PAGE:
When the Patriots Patriots added wide receiver Demaryius Thomas on Tuesday, many New England fans reacted with a predictable pessimism.
It didn’t help that the first contract details that leaked out were that the Patriots signed Thomas to a contract worth up to $6 million. Take out “up to” and that seems like a pretty terrible deal for New England. “Paying $6 million for an aging wide receiver coming off of a torn Achilles? Yikes.”
But that’s why patience is key in reacting to any NFL signing. Often times, the initially reported figures are bloated. NFL players and agents understandably want to make it appear they signed a great deal.
If the Patriots cut Thomas out of training camp, they only would be hit with $300,000 in dead money assuming he reports. That’s his $150,000 signing bonus and his $150,000 reporting bonus. His cap hit is $2,906,250, but even that would be reduced if he plays fewer than 15 games. And it’s entirely possible Thomas plays fewer than 15 games since he’s only four months removed from a ruptured Achilles injury.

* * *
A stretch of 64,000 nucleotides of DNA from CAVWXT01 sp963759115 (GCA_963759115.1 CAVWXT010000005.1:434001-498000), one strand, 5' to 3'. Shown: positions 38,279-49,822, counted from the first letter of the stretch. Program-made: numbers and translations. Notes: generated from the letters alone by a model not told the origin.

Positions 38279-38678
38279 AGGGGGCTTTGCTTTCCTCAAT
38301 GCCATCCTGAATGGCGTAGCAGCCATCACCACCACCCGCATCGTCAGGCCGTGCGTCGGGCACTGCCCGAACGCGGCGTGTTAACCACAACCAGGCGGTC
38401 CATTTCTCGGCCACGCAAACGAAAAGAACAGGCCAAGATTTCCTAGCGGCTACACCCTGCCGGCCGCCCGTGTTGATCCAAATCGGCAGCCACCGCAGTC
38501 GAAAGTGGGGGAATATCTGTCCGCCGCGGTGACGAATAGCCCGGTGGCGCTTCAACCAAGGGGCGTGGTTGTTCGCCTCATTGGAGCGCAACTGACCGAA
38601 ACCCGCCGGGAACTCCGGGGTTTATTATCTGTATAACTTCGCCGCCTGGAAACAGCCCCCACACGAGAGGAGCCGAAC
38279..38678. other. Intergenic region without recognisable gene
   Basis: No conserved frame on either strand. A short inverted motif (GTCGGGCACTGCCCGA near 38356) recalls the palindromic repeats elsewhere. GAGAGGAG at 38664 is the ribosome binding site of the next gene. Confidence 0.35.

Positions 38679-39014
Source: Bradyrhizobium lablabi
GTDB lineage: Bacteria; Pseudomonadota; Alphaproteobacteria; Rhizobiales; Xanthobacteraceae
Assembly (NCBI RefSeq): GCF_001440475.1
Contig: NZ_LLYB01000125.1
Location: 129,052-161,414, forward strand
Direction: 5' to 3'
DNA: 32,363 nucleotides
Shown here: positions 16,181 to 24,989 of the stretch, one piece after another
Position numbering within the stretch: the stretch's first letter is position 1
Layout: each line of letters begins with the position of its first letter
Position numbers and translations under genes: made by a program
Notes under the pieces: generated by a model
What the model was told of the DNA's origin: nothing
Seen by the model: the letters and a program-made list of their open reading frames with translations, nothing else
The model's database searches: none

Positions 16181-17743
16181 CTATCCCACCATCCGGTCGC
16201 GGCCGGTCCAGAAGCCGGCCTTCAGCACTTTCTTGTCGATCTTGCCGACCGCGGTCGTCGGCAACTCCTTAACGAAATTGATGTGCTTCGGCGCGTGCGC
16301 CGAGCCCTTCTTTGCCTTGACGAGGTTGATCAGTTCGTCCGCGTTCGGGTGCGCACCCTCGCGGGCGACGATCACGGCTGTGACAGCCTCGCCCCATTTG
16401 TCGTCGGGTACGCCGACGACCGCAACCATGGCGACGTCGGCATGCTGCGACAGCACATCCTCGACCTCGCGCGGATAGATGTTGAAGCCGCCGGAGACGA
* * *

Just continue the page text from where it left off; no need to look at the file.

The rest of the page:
If Thomas is cut out of training camp, it would free up over $2.6 million in cap space. And if he actually makes all $6 million, then he would be a bargain. Wide receivers who catch 60 passes for 1,200 yards are valued much higher. If Thomas plays, say, eight games and doesn’t hit his incentives, he would be on the books for $2.2 million.
Unless you really, really care about $300,000 in cap space, then there’s no downside to this deal. It won’t preclude the Patriots from drafting a wideout, and it shouldn’t prevent them from making a deal for a veteran receiver if one becomes available during the draft.
It is a bit unconventional, however, because Thomas doesn’t represent any true insurance or high upside. There’s no guarantee Thomas will come back the same player he was in 2018 before tearing his Achilles. And even before the injury, he appeared to have lost a step. So, you can’t just slot Thomas into the Patriots’ No. 2 or 3 role when healthy.
And since Thomas is 31 years old and coming off of an injury, it’s extremely unlikely he’ll be a 60-catch, 1,000-yard receiver.
But the lack of certainty and upside doesn’t make this a bad deal. When healthy, Thomas should at least be a solid option in the Patriots’ offense, and that’s well worth the $300,000 risk.
Thumbnail photo via Mark J. Rebilas/USA TODAY Sports Images